Block for the Inverness Cape, (see right) I now need to work it up into a usable pattern.The following entry is one I wrote back in early November last year when I was cutting the pattern on the cape.I didn't quite get around to finishing and posting it, and it has hung around ever since!
I'm a little shocked that it was almost a year ago,
but here goes.
This is relatively easy to do, with the right tools, and a bit of careful thought.
The block is drawn to the net size, that is to say the finished sewn size, so does not take into account seam allowances, which I need to add.
First I have traced the back panel (see left).
I do this using a special tool I have been introduced to at my college course: a seam grader. This is (a rather expensive) piece of plastic, which has two straight edges at right angles, and some French curve shapes opposite, including some internal ones (see below). These can be used to shape the curved lines needed for the pattern, such as around the collar, quickly and easily.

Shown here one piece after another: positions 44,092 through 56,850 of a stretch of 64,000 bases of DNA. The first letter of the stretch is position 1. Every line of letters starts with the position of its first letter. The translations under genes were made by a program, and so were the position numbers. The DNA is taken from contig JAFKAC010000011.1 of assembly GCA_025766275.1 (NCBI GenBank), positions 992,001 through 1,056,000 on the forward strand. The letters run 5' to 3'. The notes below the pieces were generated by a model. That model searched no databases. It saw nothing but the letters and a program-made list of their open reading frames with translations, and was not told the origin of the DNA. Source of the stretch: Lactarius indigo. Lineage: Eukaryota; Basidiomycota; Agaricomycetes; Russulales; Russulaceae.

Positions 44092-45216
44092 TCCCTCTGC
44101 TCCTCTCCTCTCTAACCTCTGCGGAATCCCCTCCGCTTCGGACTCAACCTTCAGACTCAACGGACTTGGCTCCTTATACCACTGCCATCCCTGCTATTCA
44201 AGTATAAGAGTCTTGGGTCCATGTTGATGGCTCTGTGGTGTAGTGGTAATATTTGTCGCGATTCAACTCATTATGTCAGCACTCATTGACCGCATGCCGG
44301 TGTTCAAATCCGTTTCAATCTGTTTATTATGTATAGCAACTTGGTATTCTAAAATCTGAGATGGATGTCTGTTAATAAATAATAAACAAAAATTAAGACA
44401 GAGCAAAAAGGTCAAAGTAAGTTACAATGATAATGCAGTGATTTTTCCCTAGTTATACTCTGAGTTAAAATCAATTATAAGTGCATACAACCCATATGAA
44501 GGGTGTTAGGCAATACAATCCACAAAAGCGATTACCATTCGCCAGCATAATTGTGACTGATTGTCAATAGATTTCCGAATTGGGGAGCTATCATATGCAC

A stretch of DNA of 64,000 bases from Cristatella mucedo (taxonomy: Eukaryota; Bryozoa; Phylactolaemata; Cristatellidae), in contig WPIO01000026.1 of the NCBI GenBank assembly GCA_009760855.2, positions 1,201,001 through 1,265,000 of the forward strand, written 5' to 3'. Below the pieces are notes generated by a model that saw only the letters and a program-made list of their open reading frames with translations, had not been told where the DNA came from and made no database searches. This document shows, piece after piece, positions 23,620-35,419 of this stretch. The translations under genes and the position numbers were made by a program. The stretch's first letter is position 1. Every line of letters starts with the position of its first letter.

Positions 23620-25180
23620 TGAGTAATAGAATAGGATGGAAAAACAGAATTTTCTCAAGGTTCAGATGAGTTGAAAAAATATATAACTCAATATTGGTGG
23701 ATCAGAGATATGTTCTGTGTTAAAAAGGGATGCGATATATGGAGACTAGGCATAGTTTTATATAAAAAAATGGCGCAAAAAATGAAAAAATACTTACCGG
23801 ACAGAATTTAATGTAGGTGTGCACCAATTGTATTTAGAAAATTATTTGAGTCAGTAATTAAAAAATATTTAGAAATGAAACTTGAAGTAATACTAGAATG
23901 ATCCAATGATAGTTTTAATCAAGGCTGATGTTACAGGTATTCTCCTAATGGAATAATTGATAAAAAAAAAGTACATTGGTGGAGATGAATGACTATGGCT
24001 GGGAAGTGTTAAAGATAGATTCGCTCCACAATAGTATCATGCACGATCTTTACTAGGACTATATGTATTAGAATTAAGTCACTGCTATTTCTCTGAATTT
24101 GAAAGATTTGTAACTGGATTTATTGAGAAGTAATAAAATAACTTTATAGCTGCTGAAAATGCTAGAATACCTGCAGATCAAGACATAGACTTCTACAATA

Having used it at college I instantly saw its significance and soon acquired one for myself and now swear by it!
So now I have my three basic pattern shapes, I can cut the pattern out of the tracing paper and I am ready to make my first calico test.
Assembly of this is simple, though I find there are a couple of ticks I need to watch for when I make it for real.
When things like this happen, it only goes to highlight the benefits and importance of doing a test in cheap fabric like this. Finding out a fundamental fit problem when I was assembling the final cape would have been a disaster!
I now feel it is time to embellish the pattern, and create the pieces necessary to make it for real.